Jury Rules in Favor of Colonoscopy Patient Defamed by Care Team – The Law Office of Daryl G. Hawkins
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Jury Rules in Favor of Colonoscopy Patient Defamed by Care Team – The Law Office of Daryl G. Hawkins

| Jan 29, 2016 | Firm News, Law News, Medical Malpractice

A Vienna man receiving treatment in a Reston, Virginia medical suite has received $500,000 in damages after a jury sided with him in a defamation suit against the medical staff. The patient set his phone to record his doctor’s instructions after his colonoscopy and ended up recording his entire procedure, and was shocked to discover that his care team had spent almost the entirety of the operation insulting him as he was sedated.

The anesthesiologist and doctor present were recorded figuring out how to avoid the patient after surgery, with the anesthesiologist suggesting that they tell him he had already been instructed by the doctor when he asked for doctor’s orders. In addition to her insulting comments on her perception of the patient’s sexuality and suggesting that he had contagious diseases, the anesthesiologist recorded herself marking conditions on the patient’s chart that she knew he did not suffer from, falsifying his diagnosis.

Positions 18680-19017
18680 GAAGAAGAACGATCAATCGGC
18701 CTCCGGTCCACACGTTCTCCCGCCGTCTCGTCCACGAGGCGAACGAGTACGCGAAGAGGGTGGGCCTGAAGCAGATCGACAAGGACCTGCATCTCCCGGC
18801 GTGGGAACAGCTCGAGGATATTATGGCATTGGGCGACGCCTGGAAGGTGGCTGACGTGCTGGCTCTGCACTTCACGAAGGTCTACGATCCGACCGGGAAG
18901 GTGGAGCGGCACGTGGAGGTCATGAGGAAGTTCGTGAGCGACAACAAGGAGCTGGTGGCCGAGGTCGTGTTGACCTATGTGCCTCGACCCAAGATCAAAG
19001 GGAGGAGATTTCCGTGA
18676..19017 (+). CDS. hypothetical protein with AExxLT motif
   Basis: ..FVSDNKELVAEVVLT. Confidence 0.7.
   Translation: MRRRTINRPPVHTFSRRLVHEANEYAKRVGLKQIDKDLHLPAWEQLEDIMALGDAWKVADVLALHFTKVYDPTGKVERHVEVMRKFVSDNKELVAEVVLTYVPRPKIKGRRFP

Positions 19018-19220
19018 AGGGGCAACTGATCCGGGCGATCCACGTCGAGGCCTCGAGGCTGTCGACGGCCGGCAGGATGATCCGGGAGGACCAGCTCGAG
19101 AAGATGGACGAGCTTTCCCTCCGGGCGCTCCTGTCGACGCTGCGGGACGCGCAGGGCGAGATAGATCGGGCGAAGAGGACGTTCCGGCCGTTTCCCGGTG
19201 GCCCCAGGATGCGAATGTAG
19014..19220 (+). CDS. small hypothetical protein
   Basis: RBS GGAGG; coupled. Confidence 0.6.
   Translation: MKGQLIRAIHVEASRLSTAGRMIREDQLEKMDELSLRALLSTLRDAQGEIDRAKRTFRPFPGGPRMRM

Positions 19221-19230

Adding to unusual circumstances of this case is the fact that the care team’s conversation was considered to not be privileged, as such conversations typically are in medical procedures. The court found that because the conversation extended to non-medical issues, i.e. the patient’s personality and the care team’s efforts in avoiding him, doctor-patient confidentiality was not applicable. In addition, the status of Virginia as a “one party” consent state* in regards to recording conversation meant that even though the care team did not know they were being recorded, the recording itself was still admissible.

For the entire article, and a condensed video of some of the recording, follow the link to the Washington Post’s original story.

*States with single party consent only require one member of a conversation to consent to being recorded, not all parties. This is the law in thirty-eight states, the exceptions being California, Connecticut, Florida, Illinois, Maryland, Massachusetts, Montana, New Hampshire, Pennsylvania and Washington, though several (such as Hawaii) have special considerations for time and place.